Flat stitch. A flat stitch is used when a strong
seam is required, as on a paulin or a sail. Pencil a
guideline 1 1/2 or 2 inches from the edge of each
strip of canvas, depending on how wide you want
the seam. Crease each piece on a line slightly
less than halfway to the guideline. Make the
folds away from the guidelines and interlock the
Figure 5-14.--Herringbone stitch.
watertight seam and keeps a ragged edge from
showing. Insert the needle at the guideline, and
stitch diagonally so that the stitches appear at
thread. Do not apply too much tension, however,
right angles to the seam on top but run at an angle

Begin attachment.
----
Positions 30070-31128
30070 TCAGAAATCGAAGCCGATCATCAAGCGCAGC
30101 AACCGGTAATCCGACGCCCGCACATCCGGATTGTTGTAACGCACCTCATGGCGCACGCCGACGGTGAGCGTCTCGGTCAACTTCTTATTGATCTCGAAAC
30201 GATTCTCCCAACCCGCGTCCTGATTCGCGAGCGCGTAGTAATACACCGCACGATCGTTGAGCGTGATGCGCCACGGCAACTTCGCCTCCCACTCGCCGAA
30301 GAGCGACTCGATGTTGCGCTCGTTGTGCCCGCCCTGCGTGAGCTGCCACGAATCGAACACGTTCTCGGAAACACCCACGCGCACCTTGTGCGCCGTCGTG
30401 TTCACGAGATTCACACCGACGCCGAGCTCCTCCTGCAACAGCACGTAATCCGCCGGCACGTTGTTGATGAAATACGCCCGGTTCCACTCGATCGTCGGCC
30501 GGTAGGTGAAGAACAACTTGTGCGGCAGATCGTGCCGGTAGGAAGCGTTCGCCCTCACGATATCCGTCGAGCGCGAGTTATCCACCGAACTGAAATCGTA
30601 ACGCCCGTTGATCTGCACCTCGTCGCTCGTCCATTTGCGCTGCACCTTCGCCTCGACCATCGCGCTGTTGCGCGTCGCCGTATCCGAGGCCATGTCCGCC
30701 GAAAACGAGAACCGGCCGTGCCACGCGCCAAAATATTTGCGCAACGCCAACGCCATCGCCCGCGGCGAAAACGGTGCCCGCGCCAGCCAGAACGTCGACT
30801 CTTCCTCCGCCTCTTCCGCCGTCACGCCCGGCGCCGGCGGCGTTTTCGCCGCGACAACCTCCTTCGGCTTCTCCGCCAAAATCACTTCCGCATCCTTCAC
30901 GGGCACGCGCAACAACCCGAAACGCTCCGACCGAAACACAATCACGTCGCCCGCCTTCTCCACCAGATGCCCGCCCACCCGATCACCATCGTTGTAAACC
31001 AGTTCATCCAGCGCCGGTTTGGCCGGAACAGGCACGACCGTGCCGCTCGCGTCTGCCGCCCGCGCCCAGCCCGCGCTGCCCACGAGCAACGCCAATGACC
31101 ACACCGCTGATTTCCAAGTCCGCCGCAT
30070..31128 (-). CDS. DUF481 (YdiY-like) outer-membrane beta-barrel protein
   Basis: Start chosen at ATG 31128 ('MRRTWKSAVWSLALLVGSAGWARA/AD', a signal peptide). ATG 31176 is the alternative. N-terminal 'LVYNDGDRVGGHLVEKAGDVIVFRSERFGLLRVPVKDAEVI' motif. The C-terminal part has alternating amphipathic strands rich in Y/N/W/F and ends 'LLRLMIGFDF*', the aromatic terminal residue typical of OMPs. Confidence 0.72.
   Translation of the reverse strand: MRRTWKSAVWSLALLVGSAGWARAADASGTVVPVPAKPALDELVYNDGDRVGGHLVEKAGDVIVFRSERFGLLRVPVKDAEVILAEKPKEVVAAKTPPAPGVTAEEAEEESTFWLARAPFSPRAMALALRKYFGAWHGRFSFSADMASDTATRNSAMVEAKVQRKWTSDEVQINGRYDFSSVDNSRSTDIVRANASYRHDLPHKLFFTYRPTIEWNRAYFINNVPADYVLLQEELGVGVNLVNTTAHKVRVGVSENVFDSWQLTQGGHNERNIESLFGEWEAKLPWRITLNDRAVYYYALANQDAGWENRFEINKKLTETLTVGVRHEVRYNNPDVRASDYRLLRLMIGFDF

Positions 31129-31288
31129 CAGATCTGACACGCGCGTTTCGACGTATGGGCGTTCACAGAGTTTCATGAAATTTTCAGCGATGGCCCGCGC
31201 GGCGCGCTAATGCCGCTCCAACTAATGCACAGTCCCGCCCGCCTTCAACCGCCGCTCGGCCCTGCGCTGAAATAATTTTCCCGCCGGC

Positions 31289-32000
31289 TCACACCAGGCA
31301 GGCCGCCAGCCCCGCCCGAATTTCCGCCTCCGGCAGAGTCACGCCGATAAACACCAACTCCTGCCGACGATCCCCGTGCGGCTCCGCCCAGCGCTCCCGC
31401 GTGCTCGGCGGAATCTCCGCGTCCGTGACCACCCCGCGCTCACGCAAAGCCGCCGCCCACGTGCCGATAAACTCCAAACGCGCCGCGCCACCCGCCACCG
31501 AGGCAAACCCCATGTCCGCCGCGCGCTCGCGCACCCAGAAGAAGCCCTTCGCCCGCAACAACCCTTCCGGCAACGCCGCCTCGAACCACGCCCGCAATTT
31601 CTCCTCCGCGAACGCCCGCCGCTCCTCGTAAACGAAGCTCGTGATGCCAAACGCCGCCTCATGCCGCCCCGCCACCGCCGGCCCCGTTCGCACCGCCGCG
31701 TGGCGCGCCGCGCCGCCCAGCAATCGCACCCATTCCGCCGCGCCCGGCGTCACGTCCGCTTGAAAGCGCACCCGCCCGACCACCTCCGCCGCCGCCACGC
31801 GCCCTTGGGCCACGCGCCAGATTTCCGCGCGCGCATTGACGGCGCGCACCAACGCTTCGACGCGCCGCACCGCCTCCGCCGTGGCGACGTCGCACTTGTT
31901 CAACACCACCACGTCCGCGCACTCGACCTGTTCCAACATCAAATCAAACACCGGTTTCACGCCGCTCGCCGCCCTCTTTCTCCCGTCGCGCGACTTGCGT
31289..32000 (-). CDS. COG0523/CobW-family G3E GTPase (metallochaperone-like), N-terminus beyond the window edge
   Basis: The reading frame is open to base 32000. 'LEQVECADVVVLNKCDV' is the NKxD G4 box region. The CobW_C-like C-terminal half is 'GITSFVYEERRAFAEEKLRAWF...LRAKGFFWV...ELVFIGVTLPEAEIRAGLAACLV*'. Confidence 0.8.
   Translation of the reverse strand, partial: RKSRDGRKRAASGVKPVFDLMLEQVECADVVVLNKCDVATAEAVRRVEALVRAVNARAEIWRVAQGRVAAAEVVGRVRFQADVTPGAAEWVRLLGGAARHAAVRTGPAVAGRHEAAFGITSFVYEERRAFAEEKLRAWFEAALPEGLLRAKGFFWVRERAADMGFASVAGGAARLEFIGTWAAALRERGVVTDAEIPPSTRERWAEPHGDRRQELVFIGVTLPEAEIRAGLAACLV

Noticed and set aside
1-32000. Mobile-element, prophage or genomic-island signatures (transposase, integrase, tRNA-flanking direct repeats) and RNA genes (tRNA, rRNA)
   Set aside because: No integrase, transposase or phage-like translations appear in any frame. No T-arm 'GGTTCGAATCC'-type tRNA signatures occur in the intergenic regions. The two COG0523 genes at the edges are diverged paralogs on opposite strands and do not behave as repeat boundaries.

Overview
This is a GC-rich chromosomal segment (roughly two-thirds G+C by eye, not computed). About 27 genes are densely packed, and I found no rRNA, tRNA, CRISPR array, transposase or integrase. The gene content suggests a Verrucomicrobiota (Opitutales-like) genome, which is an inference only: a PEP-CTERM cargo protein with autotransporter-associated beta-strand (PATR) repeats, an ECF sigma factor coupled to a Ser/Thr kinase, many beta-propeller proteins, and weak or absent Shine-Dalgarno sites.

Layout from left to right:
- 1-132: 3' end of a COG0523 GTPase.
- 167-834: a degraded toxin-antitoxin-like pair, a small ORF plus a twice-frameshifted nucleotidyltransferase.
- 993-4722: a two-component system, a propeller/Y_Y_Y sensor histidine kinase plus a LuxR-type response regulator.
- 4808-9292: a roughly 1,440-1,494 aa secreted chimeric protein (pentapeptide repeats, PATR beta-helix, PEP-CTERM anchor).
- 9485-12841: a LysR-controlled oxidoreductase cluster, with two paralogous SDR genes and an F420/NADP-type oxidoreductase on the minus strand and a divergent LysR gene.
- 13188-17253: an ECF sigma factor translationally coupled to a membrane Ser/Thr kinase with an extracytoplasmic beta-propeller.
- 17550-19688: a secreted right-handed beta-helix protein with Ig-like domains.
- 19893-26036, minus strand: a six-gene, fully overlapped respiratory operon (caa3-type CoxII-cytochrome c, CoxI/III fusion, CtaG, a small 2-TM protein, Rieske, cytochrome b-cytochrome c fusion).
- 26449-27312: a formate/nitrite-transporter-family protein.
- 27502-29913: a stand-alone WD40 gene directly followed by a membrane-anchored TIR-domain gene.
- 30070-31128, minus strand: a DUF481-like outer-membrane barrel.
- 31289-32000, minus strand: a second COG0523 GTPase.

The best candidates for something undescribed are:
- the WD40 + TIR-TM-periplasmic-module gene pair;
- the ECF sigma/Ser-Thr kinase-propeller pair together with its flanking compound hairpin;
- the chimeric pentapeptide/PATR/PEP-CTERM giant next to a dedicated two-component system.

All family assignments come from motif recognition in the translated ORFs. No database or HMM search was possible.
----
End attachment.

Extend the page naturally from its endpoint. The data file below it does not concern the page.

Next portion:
because this tends to pucker or draw the seam out
on the reverse side. After completing one edge,
tum the canvas over and sew the other edge of the
seam. Flat stitching also is used for patching.
Herringbone stitch. The herringbone stitch is
used to mend tears in heavy or painted canvas.
Baseball stitch. The baseball stitch is used to
mend tears in light and medium canvas. Figure
As you can see from the picture, the herringbone
5-13 shows how it is done. Keep enough tension
stitch is very strong if applied correctly, as each
on the thread to remove all loops and slack
stitch locks itself as it begins the next.
Sewing Bolt Ropes to Canvas
Bolt ropes are the ropes around the edges of
awnings and sails. Their purpose is to take the strain of
the stops, clews, reef points, and the like. To sew on a
bolt rope, hem the canvas and lay the rope along the
edge. Use a round stitch, the size of which is determined
by the size of the rope. Sew the rope to the canvas,
Figure 5-13.--Baseball stitch.